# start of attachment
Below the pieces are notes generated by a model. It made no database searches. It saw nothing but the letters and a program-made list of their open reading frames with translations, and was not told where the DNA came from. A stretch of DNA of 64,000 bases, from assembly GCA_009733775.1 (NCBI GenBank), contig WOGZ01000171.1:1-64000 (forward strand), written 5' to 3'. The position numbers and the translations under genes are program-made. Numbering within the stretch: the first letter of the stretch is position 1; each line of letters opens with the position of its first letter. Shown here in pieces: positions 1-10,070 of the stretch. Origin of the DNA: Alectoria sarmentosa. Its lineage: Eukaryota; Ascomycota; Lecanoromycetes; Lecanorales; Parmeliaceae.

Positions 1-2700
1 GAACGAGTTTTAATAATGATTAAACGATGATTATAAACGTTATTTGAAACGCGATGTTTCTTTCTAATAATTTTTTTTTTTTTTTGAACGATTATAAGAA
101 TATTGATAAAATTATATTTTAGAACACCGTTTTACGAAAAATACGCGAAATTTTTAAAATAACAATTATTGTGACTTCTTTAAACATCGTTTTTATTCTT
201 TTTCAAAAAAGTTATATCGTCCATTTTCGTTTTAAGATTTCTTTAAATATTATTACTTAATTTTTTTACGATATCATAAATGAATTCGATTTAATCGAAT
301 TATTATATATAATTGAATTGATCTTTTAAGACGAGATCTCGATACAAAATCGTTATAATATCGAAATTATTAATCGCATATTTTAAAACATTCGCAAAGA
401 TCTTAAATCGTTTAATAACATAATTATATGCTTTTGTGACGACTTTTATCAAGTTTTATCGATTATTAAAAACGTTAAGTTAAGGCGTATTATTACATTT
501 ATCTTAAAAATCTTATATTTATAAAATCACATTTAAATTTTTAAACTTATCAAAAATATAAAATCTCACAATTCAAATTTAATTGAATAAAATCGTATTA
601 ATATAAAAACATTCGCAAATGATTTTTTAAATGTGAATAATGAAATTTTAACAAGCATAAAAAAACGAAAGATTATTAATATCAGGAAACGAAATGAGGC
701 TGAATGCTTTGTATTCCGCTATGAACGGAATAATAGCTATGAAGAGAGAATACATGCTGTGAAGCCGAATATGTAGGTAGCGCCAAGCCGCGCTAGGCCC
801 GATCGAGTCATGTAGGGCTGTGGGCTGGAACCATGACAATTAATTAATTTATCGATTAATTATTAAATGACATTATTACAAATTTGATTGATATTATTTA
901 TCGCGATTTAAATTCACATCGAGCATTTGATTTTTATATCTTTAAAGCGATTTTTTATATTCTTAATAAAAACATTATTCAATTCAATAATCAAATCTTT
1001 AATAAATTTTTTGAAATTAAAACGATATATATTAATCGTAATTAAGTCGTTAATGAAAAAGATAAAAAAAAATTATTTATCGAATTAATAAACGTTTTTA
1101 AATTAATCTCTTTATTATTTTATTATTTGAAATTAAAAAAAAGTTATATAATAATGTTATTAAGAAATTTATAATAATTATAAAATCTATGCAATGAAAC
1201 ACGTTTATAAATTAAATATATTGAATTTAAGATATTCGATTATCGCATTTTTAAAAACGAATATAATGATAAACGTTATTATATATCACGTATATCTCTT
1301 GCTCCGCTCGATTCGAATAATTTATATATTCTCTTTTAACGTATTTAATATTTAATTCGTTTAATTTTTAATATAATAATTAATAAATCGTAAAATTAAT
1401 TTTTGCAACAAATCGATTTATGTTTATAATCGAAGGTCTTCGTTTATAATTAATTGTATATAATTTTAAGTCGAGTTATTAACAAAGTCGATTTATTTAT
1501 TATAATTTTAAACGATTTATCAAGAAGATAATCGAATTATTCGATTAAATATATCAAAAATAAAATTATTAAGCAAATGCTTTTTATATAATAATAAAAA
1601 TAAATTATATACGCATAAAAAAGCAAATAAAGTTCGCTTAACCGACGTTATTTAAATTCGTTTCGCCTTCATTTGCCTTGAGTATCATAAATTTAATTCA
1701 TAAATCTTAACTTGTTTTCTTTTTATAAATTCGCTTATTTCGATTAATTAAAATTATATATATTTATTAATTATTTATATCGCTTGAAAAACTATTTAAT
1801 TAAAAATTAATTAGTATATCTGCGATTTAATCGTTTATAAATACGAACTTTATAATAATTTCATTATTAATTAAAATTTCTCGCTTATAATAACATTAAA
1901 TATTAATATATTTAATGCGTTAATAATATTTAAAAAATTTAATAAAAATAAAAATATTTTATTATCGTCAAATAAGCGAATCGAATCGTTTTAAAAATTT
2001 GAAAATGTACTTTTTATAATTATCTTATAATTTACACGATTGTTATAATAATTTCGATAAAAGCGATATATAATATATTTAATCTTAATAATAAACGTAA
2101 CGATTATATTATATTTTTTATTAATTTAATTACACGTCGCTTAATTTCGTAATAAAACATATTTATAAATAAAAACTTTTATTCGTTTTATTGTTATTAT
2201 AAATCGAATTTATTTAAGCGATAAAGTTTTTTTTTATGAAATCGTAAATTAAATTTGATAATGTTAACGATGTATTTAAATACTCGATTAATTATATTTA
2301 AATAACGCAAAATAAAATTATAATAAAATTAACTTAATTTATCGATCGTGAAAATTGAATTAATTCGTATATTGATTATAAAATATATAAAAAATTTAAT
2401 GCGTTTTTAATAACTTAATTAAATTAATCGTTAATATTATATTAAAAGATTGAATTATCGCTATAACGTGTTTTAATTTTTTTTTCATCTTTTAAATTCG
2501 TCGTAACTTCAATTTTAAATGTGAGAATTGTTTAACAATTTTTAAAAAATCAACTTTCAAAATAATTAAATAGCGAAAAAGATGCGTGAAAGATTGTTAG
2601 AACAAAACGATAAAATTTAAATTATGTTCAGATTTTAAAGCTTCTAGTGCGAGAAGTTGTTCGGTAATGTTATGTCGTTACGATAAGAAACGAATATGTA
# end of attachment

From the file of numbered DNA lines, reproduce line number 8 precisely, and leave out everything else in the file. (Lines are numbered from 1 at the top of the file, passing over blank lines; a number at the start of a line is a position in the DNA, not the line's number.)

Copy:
501 ATCTTAAAAATCTTATATTTATAAAATCACATTTAAATTTTTAAACTTATCAAAAATATAAAATCTCACAATTCAAATTTAATTGAATAAAATCGTATTA